Why Prettier is already adding value and being adopted fast.

Prettier is an opinionated code formatter. It was created by James Long to format modern JavaScript and JSX, inspired by Go’s gofmt and Reason’s refmt tools. It now supports typed JavaScript flavours such as Flow and TypeScript as well as CSS, Less and SCSS.Enforcing a consistent code style across projects makes code easier to read and understand for all team members. It can be especially helpful for newcomers unfamiliar with a project’s codebase. However coming to a consensus on the style to adopt can be difficult, sparking seemingly endless “tabs vs. spaces” type debates that are irrelevant to the product being built. Policing the style is also a challenge, resulting in a lot of “nitpicking” in code reviews.

Static analysis tools such as ESLint can help flag up style problems alongside other rules but require extensive configuration and have very limited ability to fix issues automatically. Prettier takes a different approach by taking the maximum line length into account. It parses the code into an Abstract Syntax Tree, throwing away all the original formatting, and reprints it from scratch using an algorithm based on a paper by Philip Wadler.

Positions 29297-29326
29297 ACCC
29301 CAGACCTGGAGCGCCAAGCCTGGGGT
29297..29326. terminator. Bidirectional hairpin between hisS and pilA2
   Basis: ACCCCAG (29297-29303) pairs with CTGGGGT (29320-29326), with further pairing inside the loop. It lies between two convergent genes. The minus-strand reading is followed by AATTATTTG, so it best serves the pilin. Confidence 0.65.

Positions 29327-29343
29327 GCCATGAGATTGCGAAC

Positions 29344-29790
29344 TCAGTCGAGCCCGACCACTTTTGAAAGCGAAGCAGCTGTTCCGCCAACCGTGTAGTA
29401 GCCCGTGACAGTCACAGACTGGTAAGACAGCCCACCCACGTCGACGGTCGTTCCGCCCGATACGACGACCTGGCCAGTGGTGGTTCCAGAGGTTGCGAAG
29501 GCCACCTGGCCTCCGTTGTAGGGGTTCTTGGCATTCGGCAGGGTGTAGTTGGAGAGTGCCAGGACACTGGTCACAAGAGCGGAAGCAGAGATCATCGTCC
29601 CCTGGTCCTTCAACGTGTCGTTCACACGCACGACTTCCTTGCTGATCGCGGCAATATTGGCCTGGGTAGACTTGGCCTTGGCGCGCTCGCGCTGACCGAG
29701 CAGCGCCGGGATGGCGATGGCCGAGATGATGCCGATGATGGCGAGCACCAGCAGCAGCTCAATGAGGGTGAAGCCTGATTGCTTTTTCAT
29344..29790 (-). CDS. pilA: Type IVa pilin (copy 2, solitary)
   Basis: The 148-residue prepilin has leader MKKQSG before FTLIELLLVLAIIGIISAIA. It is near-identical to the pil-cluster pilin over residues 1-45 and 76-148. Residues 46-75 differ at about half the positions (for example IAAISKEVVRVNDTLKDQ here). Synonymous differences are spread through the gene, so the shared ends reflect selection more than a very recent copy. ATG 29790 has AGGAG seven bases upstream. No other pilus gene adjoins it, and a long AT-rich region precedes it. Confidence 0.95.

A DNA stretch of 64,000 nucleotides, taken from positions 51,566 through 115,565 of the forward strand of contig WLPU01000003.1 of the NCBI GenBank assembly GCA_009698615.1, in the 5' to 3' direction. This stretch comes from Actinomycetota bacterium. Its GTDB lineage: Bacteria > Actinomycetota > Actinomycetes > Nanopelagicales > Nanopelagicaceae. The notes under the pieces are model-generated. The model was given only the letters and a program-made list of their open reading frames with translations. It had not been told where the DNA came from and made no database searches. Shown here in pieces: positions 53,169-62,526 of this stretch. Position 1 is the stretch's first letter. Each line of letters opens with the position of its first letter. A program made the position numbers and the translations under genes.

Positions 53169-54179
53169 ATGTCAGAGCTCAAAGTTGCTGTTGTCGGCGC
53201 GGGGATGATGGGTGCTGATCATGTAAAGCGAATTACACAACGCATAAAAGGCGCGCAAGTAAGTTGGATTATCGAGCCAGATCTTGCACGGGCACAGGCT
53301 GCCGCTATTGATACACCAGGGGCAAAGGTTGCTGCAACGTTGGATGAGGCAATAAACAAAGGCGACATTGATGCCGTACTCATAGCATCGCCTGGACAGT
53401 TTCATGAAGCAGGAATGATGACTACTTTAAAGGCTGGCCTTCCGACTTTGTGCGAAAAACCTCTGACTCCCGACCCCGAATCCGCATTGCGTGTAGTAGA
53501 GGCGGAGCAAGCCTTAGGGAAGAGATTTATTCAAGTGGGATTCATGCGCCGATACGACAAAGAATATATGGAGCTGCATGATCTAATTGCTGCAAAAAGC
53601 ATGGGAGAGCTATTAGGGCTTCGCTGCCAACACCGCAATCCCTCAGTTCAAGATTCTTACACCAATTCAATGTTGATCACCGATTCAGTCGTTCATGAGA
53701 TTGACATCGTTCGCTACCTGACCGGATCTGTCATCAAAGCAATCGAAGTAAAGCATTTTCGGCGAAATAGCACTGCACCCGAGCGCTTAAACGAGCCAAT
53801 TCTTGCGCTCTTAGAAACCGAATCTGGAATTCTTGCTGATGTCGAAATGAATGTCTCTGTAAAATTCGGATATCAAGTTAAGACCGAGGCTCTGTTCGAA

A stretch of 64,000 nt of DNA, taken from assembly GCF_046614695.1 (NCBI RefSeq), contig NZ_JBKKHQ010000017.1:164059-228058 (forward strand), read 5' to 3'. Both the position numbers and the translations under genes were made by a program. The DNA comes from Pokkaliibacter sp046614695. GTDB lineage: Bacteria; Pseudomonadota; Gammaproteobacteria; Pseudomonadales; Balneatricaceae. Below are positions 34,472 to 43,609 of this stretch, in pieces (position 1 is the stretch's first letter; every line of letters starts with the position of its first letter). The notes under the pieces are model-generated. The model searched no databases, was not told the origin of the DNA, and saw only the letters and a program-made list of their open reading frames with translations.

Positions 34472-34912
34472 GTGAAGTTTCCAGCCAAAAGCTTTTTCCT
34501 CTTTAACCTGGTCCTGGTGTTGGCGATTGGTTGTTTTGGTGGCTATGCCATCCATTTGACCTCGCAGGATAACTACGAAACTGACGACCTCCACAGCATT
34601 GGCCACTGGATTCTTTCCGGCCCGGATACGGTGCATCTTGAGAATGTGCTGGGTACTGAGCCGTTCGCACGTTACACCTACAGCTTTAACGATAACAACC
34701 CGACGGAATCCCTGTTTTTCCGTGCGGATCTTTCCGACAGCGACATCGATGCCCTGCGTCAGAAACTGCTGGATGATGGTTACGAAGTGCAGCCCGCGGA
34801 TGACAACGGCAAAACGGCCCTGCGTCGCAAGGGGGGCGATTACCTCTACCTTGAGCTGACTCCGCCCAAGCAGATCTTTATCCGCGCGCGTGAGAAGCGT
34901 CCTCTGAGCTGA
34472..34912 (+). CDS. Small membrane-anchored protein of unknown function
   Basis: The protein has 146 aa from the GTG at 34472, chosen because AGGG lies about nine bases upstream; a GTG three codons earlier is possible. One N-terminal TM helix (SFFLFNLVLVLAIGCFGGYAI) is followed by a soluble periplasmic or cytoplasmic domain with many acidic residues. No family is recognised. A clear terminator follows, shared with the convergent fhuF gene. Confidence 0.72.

Extensions are available for popular code editors which can format your code with Prettier the moment you press “save”, allowing you to stop worrying about formatting and focus on application logic. This is remarkably freeing!

Prettier provides very few configuration options and requires your team to adopt its opinionated code style. This may not match your team’s preferences exactly, however Prettier’s automatic formatting is so tremendously useful that it soon wins you over. Wide adoption of Prettier in the community is beginning to result in a consistent code style across many open source projects.

In existing projects the automatic formatting of files can sometimes make pull requests more difficult to understand and review due to many small formatting changes alongside logic changes. This can be mitigated by regularly running Prettier across the codebase.Prettier is one of those tools which is so useful you look back and wonder how you ever did without it.